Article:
The Efficacy of Rhyme Instruction in Early Childhood Special Education

Lisa A. Pufpaff, Ph.D.

Ball State University

Abstract

Rhyme awareness is a typical component of preschool curricula, yet research evidence does not support a direct link between rhyming ability in typically developing preschoolers and later literacy acquisition. Since the evidence base on literacy development among typically developing children is often used to guide intervention among children with disabilities, it is critical that teachers of early childhood special education be aware of the misconceptions regarding the importance of rhyme awareness. The ability to blend and segment phonemes has consistently demonstrated a causal relationship to literacy acquisition, yet is not consistently addressed at the preschool level. This paper summarizes the evidence regarding the link between rhyme awareness and literacy achievement for children with disabilities. The evidence suggests a general trend toward deficits in rhyme awareness among individuals with disabilities yet no direct link to later literacy acquisition. Therefore, the implications suggest caution in teaching rhyme awareness to the exclusion of other early literacy skills that have a proven direct, causal link to literacy achievement.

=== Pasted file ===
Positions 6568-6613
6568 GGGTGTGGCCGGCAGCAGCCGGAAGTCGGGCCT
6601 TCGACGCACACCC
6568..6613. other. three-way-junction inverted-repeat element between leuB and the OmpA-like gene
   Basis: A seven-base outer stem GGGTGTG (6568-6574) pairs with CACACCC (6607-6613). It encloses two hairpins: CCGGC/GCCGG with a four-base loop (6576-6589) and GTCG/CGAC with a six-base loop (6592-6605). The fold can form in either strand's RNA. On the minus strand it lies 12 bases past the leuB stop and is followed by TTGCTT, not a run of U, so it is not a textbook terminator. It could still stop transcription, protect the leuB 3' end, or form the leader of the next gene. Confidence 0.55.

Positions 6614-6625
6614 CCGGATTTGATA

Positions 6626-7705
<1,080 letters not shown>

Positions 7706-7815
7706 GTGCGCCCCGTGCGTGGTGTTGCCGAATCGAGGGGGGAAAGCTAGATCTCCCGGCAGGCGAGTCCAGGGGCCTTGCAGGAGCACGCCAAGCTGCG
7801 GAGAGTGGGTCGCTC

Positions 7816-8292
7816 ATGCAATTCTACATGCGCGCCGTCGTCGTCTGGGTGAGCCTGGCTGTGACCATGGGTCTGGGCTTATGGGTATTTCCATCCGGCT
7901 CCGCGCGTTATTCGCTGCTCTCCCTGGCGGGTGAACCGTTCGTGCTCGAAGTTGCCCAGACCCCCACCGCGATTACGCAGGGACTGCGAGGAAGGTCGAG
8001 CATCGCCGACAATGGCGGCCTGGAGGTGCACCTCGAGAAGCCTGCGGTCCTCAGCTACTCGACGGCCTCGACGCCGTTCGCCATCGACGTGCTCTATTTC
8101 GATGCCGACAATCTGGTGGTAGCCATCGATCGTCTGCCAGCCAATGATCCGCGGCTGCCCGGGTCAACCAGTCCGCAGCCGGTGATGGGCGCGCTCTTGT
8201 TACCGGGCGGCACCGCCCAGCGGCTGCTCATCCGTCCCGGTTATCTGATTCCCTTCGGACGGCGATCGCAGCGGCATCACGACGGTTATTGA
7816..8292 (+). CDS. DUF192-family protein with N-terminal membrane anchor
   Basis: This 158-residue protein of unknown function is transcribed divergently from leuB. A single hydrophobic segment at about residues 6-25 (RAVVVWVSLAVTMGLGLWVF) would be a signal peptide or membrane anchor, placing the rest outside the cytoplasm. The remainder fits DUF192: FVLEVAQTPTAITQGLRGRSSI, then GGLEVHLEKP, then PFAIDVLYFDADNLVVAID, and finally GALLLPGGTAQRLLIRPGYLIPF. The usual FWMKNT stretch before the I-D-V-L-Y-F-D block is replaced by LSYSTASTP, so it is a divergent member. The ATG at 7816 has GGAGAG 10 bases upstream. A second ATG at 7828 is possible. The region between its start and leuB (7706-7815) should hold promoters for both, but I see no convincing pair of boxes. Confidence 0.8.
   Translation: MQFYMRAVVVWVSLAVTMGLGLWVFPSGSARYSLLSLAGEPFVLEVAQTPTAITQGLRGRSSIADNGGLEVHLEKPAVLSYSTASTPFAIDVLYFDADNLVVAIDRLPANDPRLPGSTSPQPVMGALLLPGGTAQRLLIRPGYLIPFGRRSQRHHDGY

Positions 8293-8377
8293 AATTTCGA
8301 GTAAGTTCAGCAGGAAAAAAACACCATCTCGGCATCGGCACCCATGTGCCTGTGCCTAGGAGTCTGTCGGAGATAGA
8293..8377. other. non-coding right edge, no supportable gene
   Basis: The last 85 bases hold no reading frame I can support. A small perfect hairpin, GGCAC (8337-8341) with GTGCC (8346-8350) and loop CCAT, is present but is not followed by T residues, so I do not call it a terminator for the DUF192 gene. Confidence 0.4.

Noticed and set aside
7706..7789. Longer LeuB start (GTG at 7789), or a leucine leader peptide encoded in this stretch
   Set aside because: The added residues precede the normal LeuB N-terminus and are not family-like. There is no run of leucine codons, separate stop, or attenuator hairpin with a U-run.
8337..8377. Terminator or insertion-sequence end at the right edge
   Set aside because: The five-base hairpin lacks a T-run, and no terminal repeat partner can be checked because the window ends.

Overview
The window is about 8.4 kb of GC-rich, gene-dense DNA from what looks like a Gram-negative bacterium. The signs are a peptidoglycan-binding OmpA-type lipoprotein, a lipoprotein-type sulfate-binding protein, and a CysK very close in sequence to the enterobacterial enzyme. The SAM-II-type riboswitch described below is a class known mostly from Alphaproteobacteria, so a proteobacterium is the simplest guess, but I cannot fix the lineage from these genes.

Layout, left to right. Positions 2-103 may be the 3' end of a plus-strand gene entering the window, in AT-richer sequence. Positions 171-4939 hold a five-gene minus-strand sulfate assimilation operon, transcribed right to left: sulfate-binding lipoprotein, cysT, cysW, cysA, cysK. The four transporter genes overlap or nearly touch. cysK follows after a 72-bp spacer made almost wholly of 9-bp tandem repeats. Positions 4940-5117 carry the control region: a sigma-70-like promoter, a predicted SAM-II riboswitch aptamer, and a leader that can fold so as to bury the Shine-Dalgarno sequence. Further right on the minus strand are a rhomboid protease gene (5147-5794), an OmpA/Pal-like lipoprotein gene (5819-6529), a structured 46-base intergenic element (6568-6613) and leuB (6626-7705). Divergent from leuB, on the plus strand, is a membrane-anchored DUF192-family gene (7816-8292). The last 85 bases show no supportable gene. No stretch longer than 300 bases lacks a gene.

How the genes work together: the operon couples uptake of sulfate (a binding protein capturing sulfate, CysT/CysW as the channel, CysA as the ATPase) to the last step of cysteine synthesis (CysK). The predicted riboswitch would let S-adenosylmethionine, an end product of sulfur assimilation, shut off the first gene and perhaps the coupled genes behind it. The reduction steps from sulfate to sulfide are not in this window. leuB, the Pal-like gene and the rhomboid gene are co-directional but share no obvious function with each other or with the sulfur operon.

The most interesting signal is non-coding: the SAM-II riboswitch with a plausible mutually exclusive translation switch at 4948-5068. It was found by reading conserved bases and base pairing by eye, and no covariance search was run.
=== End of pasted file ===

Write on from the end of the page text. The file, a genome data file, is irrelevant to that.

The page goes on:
Keywords: literacy, early intervention, evidence, best practice, disabilities, rhyming, preschool

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